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The Mind-Brain Problem Concerning Dualism And Materialism

The Mind-Brain Problem Concerning Dualism and Materialism I am faced with the philosophical task of defending either dualism or materialism, depending on which one is most attractive to me. So either I support the theory of dualism, which is the belief that there is both a physical and a spiritual state, or I believe in materialism, which is the belief that everything that exists is material or physical.

The Mind-Brain Problem Concerning Dualism and Materialism

I am faced with the philosophical task of defending either dualism or materialism, depending on which one is most attractive to me. So either I support the theory of dualism, which is the belief that there is both a physical and a spiritual state, or I believe in materialism, which is the belief that everything that exists is material or physical. Although I believe materialism to be easier to prove, I find dualism more attractive to believe. Throughout the following, I will attempt to build a case for the theory of dualism giving insights both documented and personal. I will also shed light on the theory of materialism and the proofs that support this theory; showing that although materialism has a strong argument, essentially, it the less attractive of the two.

What I find most appealing about dualism is the belief in the soul and body, spirit and matter. Although materialism is a valid theory scientifically and philosophically, I find dualism to cover a wider spectrum of possibilities. I do not believe that our body and our thoughts and everything that surrounds us are a result of the physical. Materialism removes any problems of relatedness between mind and body by eliminating the spiritual altogether. But as I will show, materialism might have the upper hand in proof but it cannot fulfill or support my need for the spiritual like dualism can.

Dualism supports the possibility that when a person dies, their body might die but their soul continues. It allows one to at least consider this notion along with many others of the spiritual realm. The existence of God, miracles, and unexplained phenomena are just a few things dualism supports. I believe it is ignorant of a person to support materialism just because scientifically it makes more sense. So many people believe in some form of religion or God. Then why would it be illogical to find faith in something you cannot see and that cannot be proven, but there is an instinctive feeling that the possibility exists. For me, there is a great possibility for both a physical and spiritual realm and even though I take dualism on blind faith, I take it because my life makes more sense. With dualism, the existence of God seems possible and death does not seem so final, love seems more special and life seems to have more meaning. Materialism suggests to me that our bodies, our thoughts are a type of mechanical function, whereas dualism gives me a sense of meaning in my life.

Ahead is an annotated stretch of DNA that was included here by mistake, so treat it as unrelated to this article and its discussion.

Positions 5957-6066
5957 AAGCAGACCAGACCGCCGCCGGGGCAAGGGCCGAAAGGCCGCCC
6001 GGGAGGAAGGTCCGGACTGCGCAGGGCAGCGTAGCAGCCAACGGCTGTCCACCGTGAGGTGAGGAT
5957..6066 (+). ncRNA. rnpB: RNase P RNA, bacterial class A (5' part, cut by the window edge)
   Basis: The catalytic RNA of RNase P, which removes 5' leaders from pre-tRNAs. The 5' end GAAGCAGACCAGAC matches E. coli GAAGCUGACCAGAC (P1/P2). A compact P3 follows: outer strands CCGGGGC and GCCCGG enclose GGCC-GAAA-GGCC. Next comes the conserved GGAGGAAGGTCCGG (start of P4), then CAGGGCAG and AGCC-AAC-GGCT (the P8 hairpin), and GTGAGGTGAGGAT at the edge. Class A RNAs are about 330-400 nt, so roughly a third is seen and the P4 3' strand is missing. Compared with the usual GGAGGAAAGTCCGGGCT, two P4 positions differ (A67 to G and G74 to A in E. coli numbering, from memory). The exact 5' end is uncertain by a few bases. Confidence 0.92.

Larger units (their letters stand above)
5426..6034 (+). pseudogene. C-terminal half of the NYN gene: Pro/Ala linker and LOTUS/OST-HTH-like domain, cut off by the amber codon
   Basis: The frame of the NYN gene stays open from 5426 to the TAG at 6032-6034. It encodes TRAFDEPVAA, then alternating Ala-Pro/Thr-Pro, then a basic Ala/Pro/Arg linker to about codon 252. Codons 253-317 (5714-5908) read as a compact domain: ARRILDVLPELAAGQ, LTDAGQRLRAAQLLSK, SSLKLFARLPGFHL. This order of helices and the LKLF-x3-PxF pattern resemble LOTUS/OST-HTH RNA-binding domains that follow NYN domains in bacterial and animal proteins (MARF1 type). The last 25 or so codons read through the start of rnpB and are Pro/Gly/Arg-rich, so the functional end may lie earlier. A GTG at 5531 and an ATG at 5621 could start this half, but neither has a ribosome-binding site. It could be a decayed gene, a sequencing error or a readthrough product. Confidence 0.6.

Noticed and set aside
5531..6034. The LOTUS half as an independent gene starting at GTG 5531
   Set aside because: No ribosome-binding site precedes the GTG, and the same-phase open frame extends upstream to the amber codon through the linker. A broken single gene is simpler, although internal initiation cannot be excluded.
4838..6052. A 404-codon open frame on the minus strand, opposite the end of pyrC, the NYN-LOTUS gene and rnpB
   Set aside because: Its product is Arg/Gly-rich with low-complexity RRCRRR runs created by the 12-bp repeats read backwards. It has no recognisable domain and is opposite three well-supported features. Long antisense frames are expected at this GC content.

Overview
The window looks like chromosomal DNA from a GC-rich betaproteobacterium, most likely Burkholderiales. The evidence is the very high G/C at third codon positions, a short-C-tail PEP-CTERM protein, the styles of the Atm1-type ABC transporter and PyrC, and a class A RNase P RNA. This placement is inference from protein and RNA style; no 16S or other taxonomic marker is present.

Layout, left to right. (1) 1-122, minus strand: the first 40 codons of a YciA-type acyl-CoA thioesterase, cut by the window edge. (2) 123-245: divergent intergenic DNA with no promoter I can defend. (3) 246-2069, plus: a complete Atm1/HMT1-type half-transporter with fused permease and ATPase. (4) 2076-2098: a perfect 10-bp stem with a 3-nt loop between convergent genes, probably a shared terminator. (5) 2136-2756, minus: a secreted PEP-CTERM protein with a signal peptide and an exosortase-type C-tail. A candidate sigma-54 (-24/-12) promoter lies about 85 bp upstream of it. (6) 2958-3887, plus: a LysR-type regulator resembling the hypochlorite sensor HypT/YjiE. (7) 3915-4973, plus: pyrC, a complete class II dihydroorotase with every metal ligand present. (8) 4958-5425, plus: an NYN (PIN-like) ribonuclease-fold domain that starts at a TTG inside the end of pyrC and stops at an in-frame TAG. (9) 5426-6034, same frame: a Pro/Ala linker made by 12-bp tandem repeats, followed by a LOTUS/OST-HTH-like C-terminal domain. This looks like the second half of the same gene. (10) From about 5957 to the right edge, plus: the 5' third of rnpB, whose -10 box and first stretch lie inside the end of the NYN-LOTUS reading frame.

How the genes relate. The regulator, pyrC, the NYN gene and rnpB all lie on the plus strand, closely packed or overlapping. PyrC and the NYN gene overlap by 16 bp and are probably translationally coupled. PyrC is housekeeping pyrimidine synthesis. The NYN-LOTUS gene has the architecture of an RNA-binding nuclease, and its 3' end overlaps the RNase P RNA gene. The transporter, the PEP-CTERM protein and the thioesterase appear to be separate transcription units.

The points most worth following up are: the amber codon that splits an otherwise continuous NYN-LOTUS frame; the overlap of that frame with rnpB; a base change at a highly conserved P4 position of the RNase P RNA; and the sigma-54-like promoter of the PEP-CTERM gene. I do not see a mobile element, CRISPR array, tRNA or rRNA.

There are many textbook arguments against materialism: the divisibility argument, the introspection argument, and the argument for measurement:

The Divisibility Argument

1. My body, which includes my brain, is divisible.

2. (a) I cannot conceive of my mind as divisible.

(b) I cannot conceive of my individual mental states as divisible, either.

3. Therefore, my mind is distinct from any part of my body.

The Introspection Argument

1. Mental states are knowable through introspection.

2. Brain states are not knowable through introspection.

3. Therefore, mental sates are not brain states.

Argument for Measurement

1. Brain states can be located and measured.

2. Mental states cannot be located and measured.

3. Therefore, by Leibniz’s Law brain states are not mental states.

All three of these arguments dispute materialism’s claim that brain states and mental states go hand in hand. The divisibility argument shows that the brain is divisible but not the mind. The introspection argument shows that the mind is knowable through introspection, whereas the brain is not. The argument for measurement shows that brain states can be located and measured, but mental states cannot be. Materialism also violates Leibniz’s Law: If an object or process x is identical with an object or process y, then x and y have all the same properties. That is, if x and y do not have the same properties, then x and y are not identical. So if the brain states are x and the mental states are y and the two are not identical as shown through the previous three arguments, then materialism violates Leibniz’s Law.

From an objective point of view I can see how someone would believe in materialism, but for me, dualism has so much more to offer. Dualism might not hold up as well scientifically as materialism, but to me it holds up better spiritually. So, obviously it is easy for a materialist to rule out dualism based on scientific knowledge. More than likely because he or she is looking solely at the physical and not even giving thought to the spiritual because materialism has ruled out this possibility. I guess I can see that if you accept the premise that everything that exists is material then there really is no validity to considering the spiritual. But to me, my life makes more sense if there is something to consider beyond the material because so much of my life revolves around the spiritual.

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